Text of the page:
JACK KEROUAC



 

That wild eager picture of me on the cover of On the Road where I look so Beat goes back much further than 1948 when John Clellon Holmes (author of Go and The Horn) and I were sitting around trying to think up the meaning of the Lost Generation and the subsequent Existentialism and I said "You know, this is really a beat generation" and he leapt up and said "That's it, that's right!"  It goes back to the 1880's when my grandfather Jean-Baptiste Kerouac used to go out on the porch in big thunderstorms and swing his kerosene lamp at the lightning and yell "Go ahead, ho, if you're more powerful than I am strike me and put the light out!" while the mother and the children cowered in the kitchen.  And the light never went out.  Maybe since I'm supposed to be the spokesman of the Beat Generation (I am the originator of the term, and around it the term and the generation have taken shape) it should be pointed out that all this "Beat" guts therefore goes back to my ancestors who were Bretons who were the most independent group[ of nobles in all old Europe and kept fighting Latin France to the last wall (although a big blond bosun on a merchant ship snorted when I told him my ancestors were Bretons in Cornwall, Brittany, "Why, we Wikings used to swoop down and steal your nets!").  Breton, Wiking, there is no doubt about the Beat Generation, at least the core of it, being a swinging group of new American men intent on joy....  Irresponsibility?  Who wouldn't help a dying man on an empty road?  No and the Beat Generation goes back to the wild parties my father used to have at home in the 1920's and nobody could sleep for blocks around and when the cops came they always had a drink.  It goes back to the wild and raving childhood of playing the Shadow under windswept trees of New England's gleeful autumn, and the howl of the Moon man on the sandbank until we caught him in a tree (he was an "older" guy of 15), the maniacal laugh of certain neighbourhood madboys, the furious humour of the whole gangs playing basketball till long after dark in the park, it goes back to those crazy days before World War II when teenagers drank beer on Friday nights at Lake ballrooms and worked off their hangovers playing baseball on Saturday afternoon followed by a dive in the brook-- and our fathers wore straw hats like W. C. Fields.  It goes back to the completely senseless babble of  the Three Stooges, the ravings of the Marx Brothers (the tenderness of Angel Harpo at harp, too).
It goes back to the inky ditties of old cartoons (Krazy Kat with the irrational brick) -- to Laurel and Hardy in the Foreign Legion -- to Count Dracula and his smile to Count Dracula shivering and hissing back before the cross -- to the Golem horrifying the persecutors of the Ghetto  -- to the quiet sage in a movie about India, unconcerned about the plot-- to the giggling old Tao Chinaman trotting down the sidewalk of old Clark Gable Shanghai -- to the holy old Arab warning the hotbloods that Ramadan is near.  To the Werewolf of London a distinguished doctor in his velour smoking jacket smoking his pipe over a lamplit tome on botany and suddenly hairs grown on his hands, his cat hisses and he slips out into the night with a cape and a slanty cap like the caps of people in breadlines-- to Lamont Cranston so cool and sure suddenly becoming the frantic Shadow going mwee hee hee ha ha in alleys of New York imagination.  To Popeye the sailor and the Sea Hag and the meaty gunwales of boats, to Cap'n Easy and Wash Tubbs screaming with ecstasy over canned peaches on a cannibal isle, to Wimpy looking X-eyed for a juicy hamburger such as they make no more.  To Jiggs ducking before a household of furniture flying through the air, to Jiggs and the boys at the bar and the corned beef and cabbage of old woodfence noons -- to King Kong his eyes looking into the hotel window with tender huge love for Fay Wray -- nay, to Bruce Cabot in mate's cap leaning over the rail of a fogbound ship saying "Come aboard."  It goes back to when grapefruits were thrown at crooners and harvestworkers at bar-rails slapped burlesque queens on the rump.  To when fathers took their sons to the Twi League game. To the days of Babe Callahan on the waterfront, Dick Barthelmess camping under a London streetlamp.  To dear old Basil Rathbone looking for the Hound of the Baskervilles (a dog big as the Gray Wolf who will destroy Odin) -- to dear old bleary Doctor "Watson with a brandy in his hand,  To Joan Crawford her raw shanks in the door of the waterfront dive.  To train whistles of steam engines out above the moony pines.  To Maw and Paw in the Model A clanking on to get a job in California selling used cars making a whole lotta money.  To the glee of America, the honesty of America, the honesty of oldtime waiters in line at the Brooklyn Bridge in Winterset, the funny spitelessness of old big-fisted America like the big Boy Williams saying "Hoo?  Hee?  Huh?" in a movie about Mack Trucks and slidingdoor lunchcarts.  To Clark Gable, his certain smile, his confident leer.  Like my grandfather this America was invested with wild selfbelieving individuality and this had begun to disappear around the end of World War II with so many great guys dead (I can think of half a dozen from my own boyhood groups) when suddenly it began to emerge again, the hipsters began to appear gliding around saying "Crazy, man."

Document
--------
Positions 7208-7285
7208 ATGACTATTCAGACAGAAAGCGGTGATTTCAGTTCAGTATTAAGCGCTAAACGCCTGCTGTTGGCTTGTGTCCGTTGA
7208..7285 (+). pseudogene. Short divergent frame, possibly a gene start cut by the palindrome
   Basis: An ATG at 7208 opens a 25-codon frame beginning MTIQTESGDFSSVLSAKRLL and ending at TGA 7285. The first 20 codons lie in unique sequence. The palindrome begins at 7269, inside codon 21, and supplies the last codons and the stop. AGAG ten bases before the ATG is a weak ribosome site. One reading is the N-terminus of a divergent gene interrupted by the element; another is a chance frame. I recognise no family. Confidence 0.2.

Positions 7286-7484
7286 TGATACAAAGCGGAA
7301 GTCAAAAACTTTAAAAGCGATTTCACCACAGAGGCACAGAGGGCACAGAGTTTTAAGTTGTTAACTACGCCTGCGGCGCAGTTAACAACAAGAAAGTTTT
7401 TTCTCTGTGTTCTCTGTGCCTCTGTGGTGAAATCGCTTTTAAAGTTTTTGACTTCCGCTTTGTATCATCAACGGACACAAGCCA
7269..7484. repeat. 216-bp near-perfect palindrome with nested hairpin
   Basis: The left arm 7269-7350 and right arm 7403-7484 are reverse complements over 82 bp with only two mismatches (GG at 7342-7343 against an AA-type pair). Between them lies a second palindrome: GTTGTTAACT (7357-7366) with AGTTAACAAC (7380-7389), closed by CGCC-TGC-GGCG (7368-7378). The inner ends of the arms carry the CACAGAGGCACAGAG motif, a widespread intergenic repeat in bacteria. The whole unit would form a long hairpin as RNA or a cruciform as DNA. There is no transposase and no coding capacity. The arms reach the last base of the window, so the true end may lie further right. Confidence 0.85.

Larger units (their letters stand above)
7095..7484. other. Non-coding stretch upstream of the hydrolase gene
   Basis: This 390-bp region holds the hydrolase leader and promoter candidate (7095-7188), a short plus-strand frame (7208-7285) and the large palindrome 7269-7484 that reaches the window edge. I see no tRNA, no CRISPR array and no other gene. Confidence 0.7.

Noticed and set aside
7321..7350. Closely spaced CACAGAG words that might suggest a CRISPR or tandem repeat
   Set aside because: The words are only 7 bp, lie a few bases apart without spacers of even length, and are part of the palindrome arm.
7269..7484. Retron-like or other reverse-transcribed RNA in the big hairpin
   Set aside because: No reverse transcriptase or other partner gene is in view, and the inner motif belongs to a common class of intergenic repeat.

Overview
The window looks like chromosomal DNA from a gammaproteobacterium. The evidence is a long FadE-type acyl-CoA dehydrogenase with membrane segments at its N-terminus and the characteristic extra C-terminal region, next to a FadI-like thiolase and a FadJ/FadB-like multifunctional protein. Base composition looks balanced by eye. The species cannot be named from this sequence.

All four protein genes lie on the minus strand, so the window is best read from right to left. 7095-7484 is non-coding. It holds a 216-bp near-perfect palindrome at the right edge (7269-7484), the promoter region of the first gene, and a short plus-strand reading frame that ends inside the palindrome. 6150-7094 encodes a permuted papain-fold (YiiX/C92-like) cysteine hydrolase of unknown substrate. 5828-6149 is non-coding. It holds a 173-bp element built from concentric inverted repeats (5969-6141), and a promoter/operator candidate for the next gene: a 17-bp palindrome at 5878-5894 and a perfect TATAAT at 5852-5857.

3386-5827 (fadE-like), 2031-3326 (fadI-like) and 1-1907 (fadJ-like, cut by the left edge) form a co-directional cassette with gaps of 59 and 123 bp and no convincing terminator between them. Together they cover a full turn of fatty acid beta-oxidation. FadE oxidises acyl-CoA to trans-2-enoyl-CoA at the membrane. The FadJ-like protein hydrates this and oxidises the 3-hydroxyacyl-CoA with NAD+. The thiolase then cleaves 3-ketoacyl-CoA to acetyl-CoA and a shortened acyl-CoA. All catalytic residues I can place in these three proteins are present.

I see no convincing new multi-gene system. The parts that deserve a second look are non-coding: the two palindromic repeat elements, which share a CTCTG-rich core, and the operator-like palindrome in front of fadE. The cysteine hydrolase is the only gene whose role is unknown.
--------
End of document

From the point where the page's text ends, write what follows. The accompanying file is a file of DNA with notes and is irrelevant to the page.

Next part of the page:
--from The Origin of the Beat Generation
  Playboy, June 1959

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